What Happened to the Lion`s Mane? - ACCESS


What Happened to the Lion`s Mane? - ACCESS
What Happened to the Lion’s Mane?
The manes of male lions are often considered
to be symbols of strength and ferocity. No
other big cat has a mane like the male lion. In
fact, there are plenty of reasons why having a
thick mane is not a good idea. A thick mane
insulates, or traps heat, near the animal’s face
and neck. This makes it harder for the lions to
stay cool in the hot sun of the African
savannah. Also, the manes can get caught on
the thorny acacia trees found on savannahs.
Another disadvantage is that the manes make
the lions more conspicuous to other animals.
This can make it more difficult to sneak up on
prey. Finally, in a world where survival is
already tough, the energy required to grow a
mane may be better used for other functions.
The mane of a male lion (above) consists of
thick hair surrounding the animal’s head and
along its neck. Female lions (below) do not
grow manes.
Why Do Lions Have Manes?
Of all the big cats, lions are the most social.
Females live in groups called prides, while
males live in groups called coalitions. The
males in different coalitions compete for the
rights to breed with the females in a pride.
Research suggests that males with
magnificent manes are fitter, healthier, and stronger than
other males. The large mane is also intimidating to other
males. It is a visual signal that a particular male can protect
its pride and dominate its habitat. When male lions fight for
prides, the mane may help to protect the head and neck. It is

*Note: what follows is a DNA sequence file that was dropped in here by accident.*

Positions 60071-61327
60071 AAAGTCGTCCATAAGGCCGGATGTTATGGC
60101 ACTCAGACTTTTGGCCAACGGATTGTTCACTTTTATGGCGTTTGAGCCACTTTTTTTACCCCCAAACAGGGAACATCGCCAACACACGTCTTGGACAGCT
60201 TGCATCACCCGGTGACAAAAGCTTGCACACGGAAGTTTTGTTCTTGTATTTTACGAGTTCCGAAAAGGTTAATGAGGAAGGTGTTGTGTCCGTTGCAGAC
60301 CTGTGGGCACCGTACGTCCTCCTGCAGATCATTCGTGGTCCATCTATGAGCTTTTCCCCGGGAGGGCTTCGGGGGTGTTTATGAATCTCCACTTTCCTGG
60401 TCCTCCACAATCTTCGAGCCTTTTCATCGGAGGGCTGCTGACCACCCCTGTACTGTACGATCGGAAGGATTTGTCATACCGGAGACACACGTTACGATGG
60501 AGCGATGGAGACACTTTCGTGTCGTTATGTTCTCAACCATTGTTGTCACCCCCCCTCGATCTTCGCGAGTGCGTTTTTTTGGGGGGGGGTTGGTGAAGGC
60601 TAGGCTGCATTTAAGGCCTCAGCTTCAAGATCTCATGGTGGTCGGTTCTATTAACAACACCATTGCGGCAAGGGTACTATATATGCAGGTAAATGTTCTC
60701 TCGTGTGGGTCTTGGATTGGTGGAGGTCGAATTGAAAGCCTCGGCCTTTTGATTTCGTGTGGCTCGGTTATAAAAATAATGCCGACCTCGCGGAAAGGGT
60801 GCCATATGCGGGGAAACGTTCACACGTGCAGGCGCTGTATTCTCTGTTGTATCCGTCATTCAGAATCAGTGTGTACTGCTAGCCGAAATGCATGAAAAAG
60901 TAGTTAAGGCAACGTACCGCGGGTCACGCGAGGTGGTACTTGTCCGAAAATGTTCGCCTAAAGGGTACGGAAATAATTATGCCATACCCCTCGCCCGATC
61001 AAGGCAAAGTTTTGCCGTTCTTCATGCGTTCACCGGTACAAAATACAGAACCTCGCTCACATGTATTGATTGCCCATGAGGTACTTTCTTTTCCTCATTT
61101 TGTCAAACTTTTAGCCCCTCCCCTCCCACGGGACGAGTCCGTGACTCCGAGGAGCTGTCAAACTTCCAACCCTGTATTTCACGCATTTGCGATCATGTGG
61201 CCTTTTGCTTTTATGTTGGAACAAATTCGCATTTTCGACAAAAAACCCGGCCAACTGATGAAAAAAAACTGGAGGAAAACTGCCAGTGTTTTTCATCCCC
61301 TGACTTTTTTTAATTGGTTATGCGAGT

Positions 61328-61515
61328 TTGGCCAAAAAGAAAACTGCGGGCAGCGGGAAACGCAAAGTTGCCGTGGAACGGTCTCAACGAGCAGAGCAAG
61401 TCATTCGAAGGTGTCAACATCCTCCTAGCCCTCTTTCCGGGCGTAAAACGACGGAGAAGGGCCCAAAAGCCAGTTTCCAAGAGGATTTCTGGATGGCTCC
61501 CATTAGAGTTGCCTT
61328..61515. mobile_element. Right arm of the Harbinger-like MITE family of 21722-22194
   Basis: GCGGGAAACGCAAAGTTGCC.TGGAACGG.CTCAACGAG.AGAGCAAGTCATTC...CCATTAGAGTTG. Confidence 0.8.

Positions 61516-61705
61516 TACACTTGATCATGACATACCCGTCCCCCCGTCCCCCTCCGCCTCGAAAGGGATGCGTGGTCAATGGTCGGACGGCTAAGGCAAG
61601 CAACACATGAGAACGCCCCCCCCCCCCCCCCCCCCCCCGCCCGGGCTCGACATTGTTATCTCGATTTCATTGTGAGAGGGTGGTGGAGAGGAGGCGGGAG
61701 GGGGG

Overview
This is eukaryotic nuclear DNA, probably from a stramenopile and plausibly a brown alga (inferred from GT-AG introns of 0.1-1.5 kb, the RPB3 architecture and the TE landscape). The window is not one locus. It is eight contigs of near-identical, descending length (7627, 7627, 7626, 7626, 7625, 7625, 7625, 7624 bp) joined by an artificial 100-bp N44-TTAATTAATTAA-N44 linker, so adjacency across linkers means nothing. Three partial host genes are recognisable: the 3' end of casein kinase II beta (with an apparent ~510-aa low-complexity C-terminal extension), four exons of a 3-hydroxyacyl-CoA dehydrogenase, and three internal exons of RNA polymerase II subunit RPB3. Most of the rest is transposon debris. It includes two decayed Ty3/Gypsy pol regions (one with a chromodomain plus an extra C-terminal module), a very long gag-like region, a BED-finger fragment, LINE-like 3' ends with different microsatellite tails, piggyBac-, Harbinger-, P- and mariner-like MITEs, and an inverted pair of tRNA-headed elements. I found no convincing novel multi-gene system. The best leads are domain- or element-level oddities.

also possible that larger manes impress females. This may
make it easier for a lion with a large mane to take over a
Natural and Sexual Selection
Charles Darwin used the term natural selection to describe
how evolution occurs. If a trait improves an organism’s
chances of survival, that organism will be more likely to
reproduce and pass the advantageous trait to the next
generation. Over time, more and more individuals within a
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What Happened to the Lion’s Mane?
population will have the advantageous trait. This process is
an example of natural selection.
Darwin was puzzled by the features of some
organisms because they did not seem to result
from natural selection. Many species exhibit
traits that seem to hinder survival. Examples
include the long tail feathers of the male
peacock and the large antlers of some male
deer. Like the lion’s mane, these traits make
organisms more conspicuous (in the cases of
peacocks and deer, to predators). A peacock
with extremely large tail feathers will likely be
slower and less agile than smaller-tailed
males. Such a bird may be caught and eaten
before it can reproduce.
A male peacock has an impressive tail for
attracting mates. However, such a large
tail may make the peacock more
vulnerable to predators.
For organisms such as the peacock, Darwin
described a special kind of natural selection. He called it
sexual selection. In these cases, features that increase an